Department of Defense files
Memorandum by President Roosevelt to the Joint Chiefs of Staff
I cannot agree with the proposed statement or the advisability thereof.
The trouble is that the reasoning of the memorandum presupposes a reconstituting of a German state which would give active cooperation apparently at once to peace in Europe.
A somewhat long study and personal experience in and out of Germany leads me to believe that German philosophy cannot be changed [Page 502]by decree, law or military order. The change in German philosophy must be evolutionary and may take two generations.
To assume otherwise is to assume, of necessity, a period of quiet followed by a third world war.
I think that the simplest way of approaching this whole matter is to stick to what I have already said, (a) that the United Nations are determined to administer a total defeat to Germany as a whole (b) that the Allies have no intention of destroying German people. Please note that I am not willing at this time to say that we do not intend to destroy the German nation. As long as the word “Reich” exists in Germany as expressing a nationhood, it will forever be associated with the present form of nationhood. If we admit that, we must seek to eliminate the very word “Reich” and all that it stands for today.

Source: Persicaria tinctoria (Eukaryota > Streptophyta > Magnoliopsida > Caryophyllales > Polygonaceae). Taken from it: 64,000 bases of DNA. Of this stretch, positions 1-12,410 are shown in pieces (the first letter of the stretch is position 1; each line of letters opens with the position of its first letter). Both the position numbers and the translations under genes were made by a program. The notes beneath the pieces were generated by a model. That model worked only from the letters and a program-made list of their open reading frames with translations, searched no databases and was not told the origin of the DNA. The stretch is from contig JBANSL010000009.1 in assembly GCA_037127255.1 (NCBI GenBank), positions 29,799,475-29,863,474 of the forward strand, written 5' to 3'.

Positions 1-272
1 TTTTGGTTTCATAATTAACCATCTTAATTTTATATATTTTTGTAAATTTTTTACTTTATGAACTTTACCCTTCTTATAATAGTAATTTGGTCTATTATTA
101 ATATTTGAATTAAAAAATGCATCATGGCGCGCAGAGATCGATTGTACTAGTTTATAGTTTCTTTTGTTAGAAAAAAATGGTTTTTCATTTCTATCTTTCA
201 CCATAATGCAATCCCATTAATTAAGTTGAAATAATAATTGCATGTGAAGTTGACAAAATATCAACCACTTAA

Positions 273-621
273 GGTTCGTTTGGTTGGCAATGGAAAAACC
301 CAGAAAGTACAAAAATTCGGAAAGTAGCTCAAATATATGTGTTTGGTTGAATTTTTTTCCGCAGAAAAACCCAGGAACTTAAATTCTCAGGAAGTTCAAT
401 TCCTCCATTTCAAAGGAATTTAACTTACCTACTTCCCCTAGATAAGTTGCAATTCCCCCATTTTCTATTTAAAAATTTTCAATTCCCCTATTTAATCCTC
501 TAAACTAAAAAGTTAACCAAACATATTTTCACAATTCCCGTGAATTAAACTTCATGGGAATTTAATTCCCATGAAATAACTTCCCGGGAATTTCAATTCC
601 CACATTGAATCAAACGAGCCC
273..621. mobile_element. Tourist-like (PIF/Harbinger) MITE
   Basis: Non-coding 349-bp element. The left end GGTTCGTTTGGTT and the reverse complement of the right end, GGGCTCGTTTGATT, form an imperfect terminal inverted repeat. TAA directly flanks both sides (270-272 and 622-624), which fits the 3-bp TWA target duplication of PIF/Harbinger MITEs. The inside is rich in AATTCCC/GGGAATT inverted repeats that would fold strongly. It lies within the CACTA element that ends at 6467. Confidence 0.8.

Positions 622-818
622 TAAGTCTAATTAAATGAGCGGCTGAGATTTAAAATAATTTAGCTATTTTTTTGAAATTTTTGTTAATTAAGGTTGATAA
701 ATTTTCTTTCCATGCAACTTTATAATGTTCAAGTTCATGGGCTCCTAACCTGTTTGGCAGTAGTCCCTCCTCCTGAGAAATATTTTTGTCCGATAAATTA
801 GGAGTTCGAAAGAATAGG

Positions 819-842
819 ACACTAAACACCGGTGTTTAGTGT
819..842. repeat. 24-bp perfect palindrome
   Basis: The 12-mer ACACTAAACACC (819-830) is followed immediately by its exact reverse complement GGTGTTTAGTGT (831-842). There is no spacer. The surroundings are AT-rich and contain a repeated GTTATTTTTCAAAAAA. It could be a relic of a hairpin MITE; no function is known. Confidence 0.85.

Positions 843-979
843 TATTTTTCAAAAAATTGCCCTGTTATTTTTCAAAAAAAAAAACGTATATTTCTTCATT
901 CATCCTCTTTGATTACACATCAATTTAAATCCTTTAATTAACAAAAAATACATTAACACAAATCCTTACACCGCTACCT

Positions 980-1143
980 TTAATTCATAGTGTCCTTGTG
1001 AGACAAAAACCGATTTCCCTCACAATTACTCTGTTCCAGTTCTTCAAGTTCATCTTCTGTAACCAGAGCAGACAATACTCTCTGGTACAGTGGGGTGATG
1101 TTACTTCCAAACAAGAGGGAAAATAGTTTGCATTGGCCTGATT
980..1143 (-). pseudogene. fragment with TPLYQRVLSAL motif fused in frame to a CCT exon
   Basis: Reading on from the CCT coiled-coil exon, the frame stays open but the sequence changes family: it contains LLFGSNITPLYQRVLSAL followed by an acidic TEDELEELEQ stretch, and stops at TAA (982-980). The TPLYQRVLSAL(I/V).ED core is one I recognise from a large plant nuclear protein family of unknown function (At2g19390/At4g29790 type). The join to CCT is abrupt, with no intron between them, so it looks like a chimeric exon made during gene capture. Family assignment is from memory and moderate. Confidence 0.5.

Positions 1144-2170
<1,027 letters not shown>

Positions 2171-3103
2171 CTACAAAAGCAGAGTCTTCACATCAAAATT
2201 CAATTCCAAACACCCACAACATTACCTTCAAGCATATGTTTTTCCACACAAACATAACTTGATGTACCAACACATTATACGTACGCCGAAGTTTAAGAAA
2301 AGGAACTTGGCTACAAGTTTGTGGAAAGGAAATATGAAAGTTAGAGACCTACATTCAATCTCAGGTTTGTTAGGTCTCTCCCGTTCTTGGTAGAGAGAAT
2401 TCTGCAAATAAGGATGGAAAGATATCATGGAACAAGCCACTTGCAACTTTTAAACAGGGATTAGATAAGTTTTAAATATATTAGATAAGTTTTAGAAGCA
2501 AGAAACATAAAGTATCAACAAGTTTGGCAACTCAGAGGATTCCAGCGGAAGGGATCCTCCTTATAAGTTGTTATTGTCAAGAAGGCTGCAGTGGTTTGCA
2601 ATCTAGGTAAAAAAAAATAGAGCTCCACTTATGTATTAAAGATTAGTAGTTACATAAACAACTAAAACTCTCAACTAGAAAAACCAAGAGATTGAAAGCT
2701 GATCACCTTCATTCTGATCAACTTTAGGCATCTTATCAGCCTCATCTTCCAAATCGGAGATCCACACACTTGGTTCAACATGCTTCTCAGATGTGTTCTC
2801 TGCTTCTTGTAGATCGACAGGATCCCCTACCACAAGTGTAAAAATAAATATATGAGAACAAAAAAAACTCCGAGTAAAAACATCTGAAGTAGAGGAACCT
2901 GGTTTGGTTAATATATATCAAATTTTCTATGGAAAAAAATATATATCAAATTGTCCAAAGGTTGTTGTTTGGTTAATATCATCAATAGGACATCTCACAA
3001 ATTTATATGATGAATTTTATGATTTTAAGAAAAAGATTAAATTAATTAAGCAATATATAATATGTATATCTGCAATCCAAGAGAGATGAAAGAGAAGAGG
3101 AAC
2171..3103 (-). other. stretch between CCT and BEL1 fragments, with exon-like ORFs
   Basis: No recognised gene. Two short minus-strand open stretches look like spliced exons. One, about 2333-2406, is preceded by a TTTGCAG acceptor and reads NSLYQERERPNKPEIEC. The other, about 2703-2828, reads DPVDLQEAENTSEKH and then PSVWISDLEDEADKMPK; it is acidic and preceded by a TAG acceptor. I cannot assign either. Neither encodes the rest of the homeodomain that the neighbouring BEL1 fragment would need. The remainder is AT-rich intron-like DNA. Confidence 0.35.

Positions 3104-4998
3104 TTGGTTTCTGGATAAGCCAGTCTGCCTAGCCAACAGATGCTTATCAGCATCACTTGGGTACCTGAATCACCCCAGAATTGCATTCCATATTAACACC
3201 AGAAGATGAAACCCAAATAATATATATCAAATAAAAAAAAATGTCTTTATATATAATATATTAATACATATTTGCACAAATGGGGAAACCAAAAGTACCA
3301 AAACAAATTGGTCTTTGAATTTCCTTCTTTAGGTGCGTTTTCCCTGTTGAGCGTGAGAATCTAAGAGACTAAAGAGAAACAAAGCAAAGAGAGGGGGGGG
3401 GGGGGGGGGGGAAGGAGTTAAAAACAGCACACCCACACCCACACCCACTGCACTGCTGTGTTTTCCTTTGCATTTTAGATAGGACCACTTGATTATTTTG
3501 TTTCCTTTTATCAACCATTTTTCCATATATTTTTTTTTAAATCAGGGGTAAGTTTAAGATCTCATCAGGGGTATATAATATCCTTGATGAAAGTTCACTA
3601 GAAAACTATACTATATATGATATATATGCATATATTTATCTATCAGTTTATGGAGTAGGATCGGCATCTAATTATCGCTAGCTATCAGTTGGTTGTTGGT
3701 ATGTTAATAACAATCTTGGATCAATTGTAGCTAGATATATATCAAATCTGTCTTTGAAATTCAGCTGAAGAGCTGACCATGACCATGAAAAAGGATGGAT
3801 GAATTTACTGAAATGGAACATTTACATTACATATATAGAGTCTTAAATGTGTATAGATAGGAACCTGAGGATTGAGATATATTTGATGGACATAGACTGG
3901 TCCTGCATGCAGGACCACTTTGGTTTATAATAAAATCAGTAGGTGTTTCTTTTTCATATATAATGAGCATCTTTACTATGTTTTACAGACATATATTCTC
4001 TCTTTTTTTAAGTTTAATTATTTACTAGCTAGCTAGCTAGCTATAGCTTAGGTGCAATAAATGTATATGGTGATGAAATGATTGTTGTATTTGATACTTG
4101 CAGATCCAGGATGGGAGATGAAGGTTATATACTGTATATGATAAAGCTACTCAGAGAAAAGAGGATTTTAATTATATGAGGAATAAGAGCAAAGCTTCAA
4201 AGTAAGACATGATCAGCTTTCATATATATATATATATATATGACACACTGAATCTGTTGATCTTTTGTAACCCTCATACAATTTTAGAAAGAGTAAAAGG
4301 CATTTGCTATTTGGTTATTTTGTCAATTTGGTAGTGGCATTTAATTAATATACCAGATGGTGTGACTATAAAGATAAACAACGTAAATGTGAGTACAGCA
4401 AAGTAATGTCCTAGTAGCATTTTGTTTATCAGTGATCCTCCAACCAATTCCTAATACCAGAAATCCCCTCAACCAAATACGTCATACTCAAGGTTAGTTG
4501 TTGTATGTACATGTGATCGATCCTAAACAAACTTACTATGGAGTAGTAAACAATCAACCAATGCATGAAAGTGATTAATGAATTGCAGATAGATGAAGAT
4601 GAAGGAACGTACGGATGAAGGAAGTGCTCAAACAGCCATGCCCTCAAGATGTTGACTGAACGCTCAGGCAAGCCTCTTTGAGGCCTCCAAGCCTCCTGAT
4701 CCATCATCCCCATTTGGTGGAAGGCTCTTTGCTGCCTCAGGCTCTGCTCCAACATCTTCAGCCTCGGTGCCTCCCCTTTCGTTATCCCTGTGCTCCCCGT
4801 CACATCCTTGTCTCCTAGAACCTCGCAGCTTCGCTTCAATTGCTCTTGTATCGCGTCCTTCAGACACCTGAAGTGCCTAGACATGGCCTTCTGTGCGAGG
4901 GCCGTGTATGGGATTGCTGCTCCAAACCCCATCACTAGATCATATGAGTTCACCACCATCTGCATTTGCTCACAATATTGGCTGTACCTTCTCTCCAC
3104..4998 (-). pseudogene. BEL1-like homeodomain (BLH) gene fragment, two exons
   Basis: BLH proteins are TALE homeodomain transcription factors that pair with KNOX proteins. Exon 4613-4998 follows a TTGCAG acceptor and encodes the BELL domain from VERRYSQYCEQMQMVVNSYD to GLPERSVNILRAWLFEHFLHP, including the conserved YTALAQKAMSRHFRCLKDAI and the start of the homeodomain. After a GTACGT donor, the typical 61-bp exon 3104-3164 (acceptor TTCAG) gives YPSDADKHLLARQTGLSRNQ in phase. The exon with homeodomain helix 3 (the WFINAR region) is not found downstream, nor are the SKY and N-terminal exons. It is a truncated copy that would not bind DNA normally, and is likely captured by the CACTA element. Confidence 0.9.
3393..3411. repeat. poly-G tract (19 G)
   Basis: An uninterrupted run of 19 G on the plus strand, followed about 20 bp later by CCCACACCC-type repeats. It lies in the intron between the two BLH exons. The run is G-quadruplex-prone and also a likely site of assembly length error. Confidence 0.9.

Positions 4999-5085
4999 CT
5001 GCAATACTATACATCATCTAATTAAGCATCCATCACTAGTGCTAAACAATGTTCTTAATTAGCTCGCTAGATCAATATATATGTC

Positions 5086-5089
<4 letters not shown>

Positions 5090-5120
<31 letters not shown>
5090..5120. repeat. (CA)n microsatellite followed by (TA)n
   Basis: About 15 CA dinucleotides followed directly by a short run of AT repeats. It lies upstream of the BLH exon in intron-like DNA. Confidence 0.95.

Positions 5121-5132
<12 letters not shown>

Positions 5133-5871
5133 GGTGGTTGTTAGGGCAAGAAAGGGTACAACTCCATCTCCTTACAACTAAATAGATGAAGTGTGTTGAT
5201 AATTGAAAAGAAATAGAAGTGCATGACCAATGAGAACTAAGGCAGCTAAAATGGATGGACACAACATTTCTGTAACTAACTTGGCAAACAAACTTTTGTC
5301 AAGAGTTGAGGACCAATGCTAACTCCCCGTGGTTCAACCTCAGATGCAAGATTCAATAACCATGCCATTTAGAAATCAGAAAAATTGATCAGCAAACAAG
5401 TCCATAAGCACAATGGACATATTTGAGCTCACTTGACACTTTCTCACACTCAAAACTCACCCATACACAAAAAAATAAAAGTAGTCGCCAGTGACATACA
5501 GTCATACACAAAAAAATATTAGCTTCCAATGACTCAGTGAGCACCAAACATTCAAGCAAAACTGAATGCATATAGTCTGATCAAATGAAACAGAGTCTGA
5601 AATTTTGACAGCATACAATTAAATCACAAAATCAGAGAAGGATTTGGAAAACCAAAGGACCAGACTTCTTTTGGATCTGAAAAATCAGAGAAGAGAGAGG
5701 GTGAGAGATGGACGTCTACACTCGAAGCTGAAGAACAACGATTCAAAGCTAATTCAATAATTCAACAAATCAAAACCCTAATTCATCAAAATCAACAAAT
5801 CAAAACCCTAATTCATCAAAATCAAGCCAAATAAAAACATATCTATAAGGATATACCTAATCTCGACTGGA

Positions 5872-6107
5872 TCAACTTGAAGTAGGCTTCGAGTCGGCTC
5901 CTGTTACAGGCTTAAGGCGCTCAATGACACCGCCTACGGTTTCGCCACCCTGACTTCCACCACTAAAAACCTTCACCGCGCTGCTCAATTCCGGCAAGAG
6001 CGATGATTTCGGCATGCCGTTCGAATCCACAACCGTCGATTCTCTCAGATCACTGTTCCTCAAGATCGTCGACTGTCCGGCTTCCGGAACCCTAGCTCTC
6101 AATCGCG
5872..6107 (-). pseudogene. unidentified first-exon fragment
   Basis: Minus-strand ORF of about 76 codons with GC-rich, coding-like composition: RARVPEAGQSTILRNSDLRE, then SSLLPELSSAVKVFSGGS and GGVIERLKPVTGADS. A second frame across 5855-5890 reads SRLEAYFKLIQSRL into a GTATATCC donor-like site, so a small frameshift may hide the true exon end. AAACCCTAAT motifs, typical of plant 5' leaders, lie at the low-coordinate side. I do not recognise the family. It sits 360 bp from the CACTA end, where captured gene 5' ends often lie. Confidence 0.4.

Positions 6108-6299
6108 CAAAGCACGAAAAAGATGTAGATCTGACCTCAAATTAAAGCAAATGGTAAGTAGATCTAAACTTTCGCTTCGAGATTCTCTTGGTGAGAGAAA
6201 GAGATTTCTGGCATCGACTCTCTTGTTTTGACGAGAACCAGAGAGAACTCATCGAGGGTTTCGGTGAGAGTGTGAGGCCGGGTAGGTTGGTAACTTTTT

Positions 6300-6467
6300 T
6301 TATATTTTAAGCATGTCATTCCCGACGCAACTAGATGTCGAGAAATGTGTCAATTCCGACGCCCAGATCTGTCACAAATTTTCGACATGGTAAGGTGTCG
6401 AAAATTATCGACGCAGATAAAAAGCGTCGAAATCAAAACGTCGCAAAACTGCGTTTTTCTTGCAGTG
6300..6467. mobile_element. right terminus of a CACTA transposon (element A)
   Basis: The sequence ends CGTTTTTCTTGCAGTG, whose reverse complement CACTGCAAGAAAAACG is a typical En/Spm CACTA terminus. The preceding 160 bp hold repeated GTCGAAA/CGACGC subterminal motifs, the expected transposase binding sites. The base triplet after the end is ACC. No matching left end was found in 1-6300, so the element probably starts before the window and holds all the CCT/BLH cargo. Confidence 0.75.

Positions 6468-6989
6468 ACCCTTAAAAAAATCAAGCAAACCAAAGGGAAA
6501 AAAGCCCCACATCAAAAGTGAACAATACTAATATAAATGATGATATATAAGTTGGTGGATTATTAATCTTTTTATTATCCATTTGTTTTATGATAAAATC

- Adm. William D. Leahy, Chief of Staff to the Commander in Chief of the Army and Navy.↩
- Not printed; in this memorandum the Joint Chiefs of Staff noted that “the unconditional surrender formula in its present form has apparently enabled the Nazis to envoke the spectre of annihilation and thus has stiffened the German will to resist.” They recommended a restatement of the formula, “elaborating on the points already made by the President and other United Nations Leaders,” and urged that this step be taken at an early date, in order to “establish a favorable condition precedent to Overlord.” For information on the background of the JCS memorandum, see Maurice Matloff, Strategic Planning for Coalition Warfare, 1943–1944, in the official Army history, United States Army in World War II: The War Department (Washington, Government Printing Office, 1959), pp. 428–430.↩